Women Are Not Differently Shaped Men
For over 20 years, Women’s Health Research at Yale (WHRY) has been leading the transformation of science to study women in medical research and better understand the influence of sex and gender on health and disease. In advancing this mission, WHRY exemplifies the principles of research and education in the service of caring for patients for which Yale School of Medicine is known.
While other such centers typically focus on one or two major areas, WHRY, established and led by Carolyn M. Mazure, PhD, pursues a breadth of projects and brings together researchers from a variety of disciplines. As one of the first centers of its kind in the country, WHRY has placed Yale at the forefront of generating an empirical response that fuels innovation. It has created a national presence, helping to influence public health policy and change how biomedical research is conducted.
The importance of including women in research was not always widely recognized, but since 1994 has been a requirement for studies seeking funding from the National Institutes of Health (NIH). In 2016, the NIH expanded this requirement to include female and male vertebrate animals in laboratory research. As we increasingly recognize that one model of disease doesn’t necessarily apply to all segments of the population, we also recognize the need to include women in research in order to understand how diseases and conditions are influenced by sex and gender. For example, women sometimes experience more side effects from vaccines, are more likely to develop depression and autoimmune diseases, and are more likely to die following a heart attack. It’s important to understand the mechanisms underlying these differences so that we can develop better treatment and prevention strategies. If one type of treatment is more effective in women and an alternative is more effective in men, everyone benefits.
WHRY carries out its work by engaging directly in interdisciplinary science with collaborations among YSM faculty from different fields. This has amplified the school’s influence and reach, leading to a growing number of researchers at Yale and other institutions studying sex and gender differences, as well as treatment approaches for diseases that exclusively or disproportionately affect women. The center has also funded more than 100 pilot projects in the areas of basic, clinical, community, and policy research that have led to further studies in understanding the health of women. Research by the center’s faculty partners from ongoing and completed pilot projects too numerous to mention includes:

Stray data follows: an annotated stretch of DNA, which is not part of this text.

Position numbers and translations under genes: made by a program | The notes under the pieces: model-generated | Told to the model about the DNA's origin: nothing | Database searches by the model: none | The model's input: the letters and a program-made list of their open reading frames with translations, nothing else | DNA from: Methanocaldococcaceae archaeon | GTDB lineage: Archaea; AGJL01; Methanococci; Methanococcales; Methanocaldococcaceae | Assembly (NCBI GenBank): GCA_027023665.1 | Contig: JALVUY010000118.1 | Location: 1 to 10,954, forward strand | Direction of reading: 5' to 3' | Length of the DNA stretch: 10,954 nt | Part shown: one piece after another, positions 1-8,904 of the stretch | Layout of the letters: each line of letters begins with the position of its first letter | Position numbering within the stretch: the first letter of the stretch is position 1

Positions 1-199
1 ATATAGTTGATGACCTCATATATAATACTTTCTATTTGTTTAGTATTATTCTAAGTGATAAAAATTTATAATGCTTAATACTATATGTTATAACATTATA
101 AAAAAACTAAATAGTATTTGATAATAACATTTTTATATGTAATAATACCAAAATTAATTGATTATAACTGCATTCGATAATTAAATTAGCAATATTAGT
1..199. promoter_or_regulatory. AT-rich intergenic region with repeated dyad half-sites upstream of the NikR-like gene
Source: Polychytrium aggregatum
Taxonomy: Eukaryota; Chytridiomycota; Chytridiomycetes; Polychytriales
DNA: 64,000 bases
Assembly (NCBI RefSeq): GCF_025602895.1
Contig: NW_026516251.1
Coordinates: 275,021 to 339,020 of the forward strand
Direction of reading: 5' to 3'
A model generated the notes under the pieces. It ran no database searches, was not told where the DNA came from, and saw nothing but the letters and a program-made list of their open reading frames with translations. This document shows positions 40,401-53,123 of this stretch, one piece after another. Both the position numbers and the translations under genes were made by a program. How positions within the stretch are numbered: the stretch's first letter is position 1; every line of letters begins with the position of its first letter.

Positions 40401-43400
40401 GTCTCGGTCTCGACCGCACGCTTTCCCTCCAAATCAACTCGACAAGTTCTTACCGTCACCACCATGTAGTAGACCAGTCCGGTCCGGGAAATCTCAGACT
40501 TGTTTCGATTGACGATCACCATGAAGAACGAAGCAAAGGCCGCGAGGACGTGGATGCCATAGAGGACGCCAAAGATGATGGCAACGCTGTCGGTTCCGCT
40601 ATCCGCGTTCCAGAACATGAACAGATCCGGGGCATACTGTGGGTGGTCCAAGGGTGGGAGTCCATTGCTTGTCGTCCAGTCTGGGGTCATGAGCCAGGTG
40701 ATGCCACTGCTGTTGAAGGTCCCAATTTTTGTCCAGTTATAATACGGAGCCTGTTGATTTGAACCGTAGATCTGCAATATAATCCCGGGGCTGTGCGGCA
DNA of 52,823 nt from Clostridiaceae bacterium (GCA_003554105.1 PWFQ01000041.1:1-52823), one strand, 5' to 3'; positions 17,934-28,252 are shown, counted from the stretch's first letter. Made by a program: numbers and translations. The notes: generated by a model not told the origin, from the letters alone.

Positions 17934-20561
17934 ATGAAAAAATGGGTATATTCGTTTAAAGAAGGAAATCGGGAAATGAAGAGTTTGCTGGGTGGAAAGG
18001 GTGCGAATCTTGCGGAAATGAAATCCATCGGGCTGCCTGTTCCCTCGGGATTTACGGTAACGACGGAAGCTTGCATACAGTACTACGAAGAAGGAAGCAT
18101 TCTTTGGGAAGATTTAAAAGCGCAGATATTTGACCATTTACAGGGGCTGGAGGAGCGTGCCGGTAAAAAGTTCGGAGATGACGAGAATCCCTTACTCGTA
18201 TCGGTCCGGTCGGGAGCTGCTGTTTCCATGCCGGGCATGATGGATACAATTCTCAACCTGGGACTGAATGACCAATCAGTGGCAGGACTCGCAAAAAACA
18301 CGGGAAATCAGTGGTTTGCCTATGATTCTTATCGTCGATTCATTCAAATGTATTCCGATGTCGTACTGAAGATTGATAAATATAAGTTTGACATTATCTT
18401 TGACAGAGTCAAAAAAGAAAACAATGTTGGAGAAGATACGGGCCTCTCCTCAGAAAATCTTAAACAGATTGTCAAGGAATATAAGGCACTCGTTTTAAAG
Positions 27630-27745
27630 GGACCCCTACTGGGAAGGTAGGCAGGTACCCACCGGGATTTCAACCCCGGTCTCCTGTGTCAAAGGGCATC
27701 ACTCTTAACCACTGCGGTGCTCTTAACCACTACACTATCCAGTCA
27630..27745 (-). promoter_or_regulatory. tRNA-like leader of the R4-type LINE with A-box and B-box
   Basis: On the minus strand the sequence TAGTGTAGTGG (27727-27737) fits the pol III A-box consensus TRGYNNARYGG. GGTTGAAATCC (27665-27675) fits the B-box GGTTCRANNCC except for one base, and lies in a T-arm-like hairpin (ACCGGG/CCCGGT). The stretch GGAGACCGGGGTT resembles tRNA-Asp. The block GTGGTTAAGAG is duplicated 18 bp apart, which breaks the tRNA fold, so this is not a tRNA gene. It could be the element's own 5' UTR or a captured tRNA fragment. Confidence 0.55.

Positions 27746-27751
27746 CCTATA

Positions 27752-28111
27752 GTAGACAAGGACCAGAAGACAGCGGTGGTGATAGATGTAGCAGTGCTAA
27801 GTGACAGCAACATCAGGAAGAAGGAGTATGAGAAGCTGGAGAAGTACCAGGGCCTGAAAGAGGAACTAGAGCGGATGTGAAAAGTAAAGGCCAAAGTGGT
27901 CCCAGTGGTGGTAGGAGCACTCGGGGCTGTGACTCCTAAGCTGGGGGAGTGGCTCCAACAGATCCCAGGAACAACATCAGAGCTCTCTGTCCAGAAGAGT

- Employing metabolomics to explore why colon cancer risk is different between men and women
- Developing a mobile app to reduce intimate partner violence
- Imaging the brain to understand substance use disorder and the neurobiological effects of cannabis
- Understanding the molecular route to breast and ovarian cancer involving the tumor-suppressing BRCA1 and BRCA2 genes
- Establishing a new, precision-based approach to describe and group heart attacks that accounts for the different ways they can develop in women
- Testing and demonstrating that a behavioral therapy for autism spectrum disorder works better for girls than for boys
In addition to research, WHRY is committed to education in a number of ways. Besides informing the public about the science and clinical implications of sex and gender in disease, the center involves undergraduates and medical students in its research. Work has also begun to incorporate these findings fundamental to biology and behavior into the medical school curriculum. With these efforts, WHRY is helping to guide a national movement to shape the next generation of clinicians and scientists and ensure that they take into account sex and gender differences in their research and clinical care. I encourage you to find ways to get involved with this forward-looking center.